Form and Content

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Last Updated on May 22, 2015, by eNotes Editorial. Word Count: 512

“Compass rose” is a cartographic term, referring to a visual device which is an aid to navigation and a help to travelers. Found on maps, the rose is a circle divided into thirty-two points, the longest of which aims toward true, or magnetic, north, while the others determine the points of the compass. In many maps, especially those from earlier times, the compass rose is often elaborately ornamented with fantastic designs, making it both pleasing and useful. Yet above all else, it determines direction.

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Evan Connell’s choice of title was apt, for Points for a Compass Rose is built upon the structure of a voyage of discovery and exploration. In Connell’s case, however, while the voyage is both external and internal, it is primarily within the hearts and minds of human beings, and the discoveries are the heights of nobility and the depths of baseness to which human ability can reach.

Points for a Compass Rose is classified as poetry only for want of a more precise term. In fact, it is a book which does not fit in any established genre, and to call it poetry is misleading. In form, the text has the look of free verse, but Connell’s lines lack the rhythmic signature and the economy of expression that distinguish poetry (even the freest free verse) from prose. In its organization, however, the book resembles many a modern poem, shifting rapidly from subject to subject. It is given unity by certain recurring themes and concerns which obsess the first-person narrator. These key themes are few, but they are capable of almost endless elaboration and explication: the nature and corrupting effects of power upon individuals and nations; the mysteries of nature; the relationship between science and magic; and, above all, human history and its impact on cultures and the individual. Connell does not arrange these themes in any consistent pattern, but allows them to flow together by association, one topic suggesting the next, then a third arising to comment upon the earlier subjects, and so on.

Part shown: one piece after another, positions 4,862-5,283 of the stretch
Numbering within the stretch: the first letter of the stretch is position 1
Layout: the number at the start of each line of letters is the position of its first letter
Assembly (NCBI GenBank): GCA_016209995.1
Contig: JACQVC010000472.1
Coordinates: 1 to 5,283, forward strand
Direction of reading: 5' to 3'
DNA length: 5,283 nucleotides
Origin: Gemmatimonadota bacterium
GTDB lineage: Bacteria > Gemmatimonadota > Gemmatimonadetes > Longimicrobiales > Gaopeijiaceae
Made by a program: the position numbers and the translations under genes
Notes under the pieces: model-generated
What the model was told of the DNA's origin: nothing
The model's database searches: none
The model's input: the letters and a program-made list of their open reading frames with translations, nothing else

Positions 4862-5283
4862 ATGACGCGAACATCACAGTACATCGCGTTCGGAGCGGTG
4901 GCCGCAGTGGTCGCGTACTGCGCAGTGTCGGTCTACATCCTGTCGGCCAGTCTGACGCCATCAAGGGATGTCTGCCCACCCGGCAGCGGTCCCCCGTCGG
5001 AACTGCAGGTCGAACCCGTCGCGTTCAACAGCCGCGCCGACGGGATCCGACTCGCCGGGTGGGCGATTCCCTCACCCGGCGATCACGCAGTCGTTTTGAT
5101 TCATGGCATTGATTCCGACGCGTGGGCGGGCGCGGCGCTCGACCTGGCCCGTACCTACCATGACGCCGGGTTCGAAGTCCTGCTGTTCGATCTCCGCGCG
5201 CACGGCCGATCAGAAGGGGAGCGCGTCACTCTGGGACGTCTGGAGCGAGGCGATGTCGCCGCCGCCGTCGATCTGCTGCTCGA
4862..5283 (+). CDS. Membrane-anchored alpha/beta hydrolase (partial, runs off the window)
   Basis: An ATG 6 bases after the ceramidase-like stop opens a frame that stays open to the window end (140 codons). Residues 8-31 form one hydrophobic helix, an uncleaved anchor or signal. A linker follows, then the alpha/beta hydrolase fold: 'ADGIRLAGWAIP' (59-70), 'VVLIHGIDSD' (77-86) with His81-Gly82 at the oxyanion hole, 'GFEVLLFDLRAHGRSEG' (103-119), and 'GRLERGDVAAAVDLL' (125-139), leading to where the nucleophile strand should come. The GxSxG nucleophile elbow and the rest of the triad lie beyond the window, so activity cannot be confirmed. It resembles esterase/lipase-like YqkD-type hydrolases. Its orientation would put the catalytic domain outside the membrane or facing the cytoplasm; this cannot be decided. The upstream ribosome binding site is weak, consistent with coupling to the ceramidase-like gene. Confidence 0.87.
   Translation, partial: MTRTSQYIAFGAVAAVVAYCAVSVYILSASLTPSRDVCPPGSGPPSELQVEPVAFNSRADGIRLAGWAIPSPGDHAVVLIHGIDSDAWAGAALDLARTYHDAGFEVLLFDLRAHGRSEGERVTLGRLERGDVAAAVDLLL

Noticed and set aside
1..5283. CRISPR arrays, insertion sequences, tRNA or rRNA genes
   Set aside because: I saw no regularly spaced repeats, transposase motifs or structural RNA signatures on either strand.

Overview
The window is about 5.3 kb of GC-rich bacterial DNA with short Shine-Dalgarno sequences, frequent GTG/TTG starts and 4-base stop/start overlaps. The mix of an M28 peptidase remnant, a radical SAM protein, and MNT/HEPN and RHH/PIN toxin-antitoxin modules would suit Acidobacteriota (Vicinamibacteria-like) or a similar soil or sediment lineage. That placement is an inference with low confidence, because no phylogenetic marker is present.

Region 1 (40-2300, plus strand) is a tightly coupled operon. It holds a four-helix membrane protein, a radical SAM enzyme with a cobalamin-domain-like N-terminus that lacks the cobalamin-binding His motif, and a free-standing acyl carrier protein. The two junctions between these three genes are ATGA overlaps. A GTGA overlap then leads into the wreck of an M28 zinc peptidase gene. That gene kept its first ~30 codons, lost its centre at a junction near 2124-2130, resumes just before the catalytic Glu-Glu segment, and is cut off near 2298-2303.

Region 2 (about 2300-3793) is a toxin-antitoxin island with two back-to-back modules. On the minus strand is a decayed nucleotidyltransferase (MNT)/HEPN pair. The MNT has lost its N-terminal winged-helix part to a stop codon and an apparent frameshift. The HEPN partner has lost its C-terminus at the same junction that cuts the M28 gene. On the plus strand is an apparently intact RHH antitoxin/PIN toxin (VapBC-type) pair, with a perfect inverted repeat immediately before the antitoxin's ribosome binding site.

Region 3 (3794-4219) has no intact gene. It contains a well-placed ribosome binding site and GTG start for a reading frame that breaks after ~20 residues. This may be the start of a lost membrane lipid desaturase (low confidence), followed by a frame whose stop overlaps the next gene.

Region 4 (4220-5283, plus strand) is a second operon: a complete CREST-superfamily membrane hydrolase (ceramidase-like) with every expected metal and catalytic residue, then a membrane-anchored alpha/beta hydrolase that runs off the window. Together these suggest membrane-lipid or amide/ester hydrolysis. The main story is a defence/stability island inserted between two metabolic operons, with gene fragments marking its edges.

Points for a Compass Rose is essentially a personal meditation in quasi-poetic form, and in addition to the motifs which recur, certain structural devices help tie the work together. These are the repeated use of nautical imagery, particularly navigational coordinates; interspersed notations from chess games; historical references, most often to the Holocaust and the United States’ involvement in Vietnam; and the first-person narrator. Together, these elements help provide some coherence and unity.

The first three elements relate to Connell’s themes; the fourth provides a more personal aspect. The narrator is a person who has not one name, but many, and whose character continually changes. He provides much information about himself, but it is misleading and contradictory. He adopts the persona of such figures as the astronomer Johannes Kepler, the scientist Sir Isaac Newton, and the alchemist Paracelsus. In this fashion, Connell manages to connect his work with a single voice yet underscore the point that this work is a view not of one man but of entire cultures and civilizations.

Bibliography

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Last Updated on May 22, 2015, by eNotes Editorial. Word Count: 59

Bach, Bert C. Review in Library Journal. XCVIII (March 15, 1973), p. 874.

Dillard, Annie. “Winter Melons,” in Harper’s Magazine. CCXLVIII (January, 1974), p. 87.

Edwards, T. R. “Surprise, Surprise,” in The New York Review of Books. XX (May 17, 1973), pp. 35-37.

Fahey, James. Review in Best Sellers. XXXIII (June 15, 1973), p. 136.

West, Paul. Review in The New York Times Book Review. LXXVII (April 29, 1973), p. 7.

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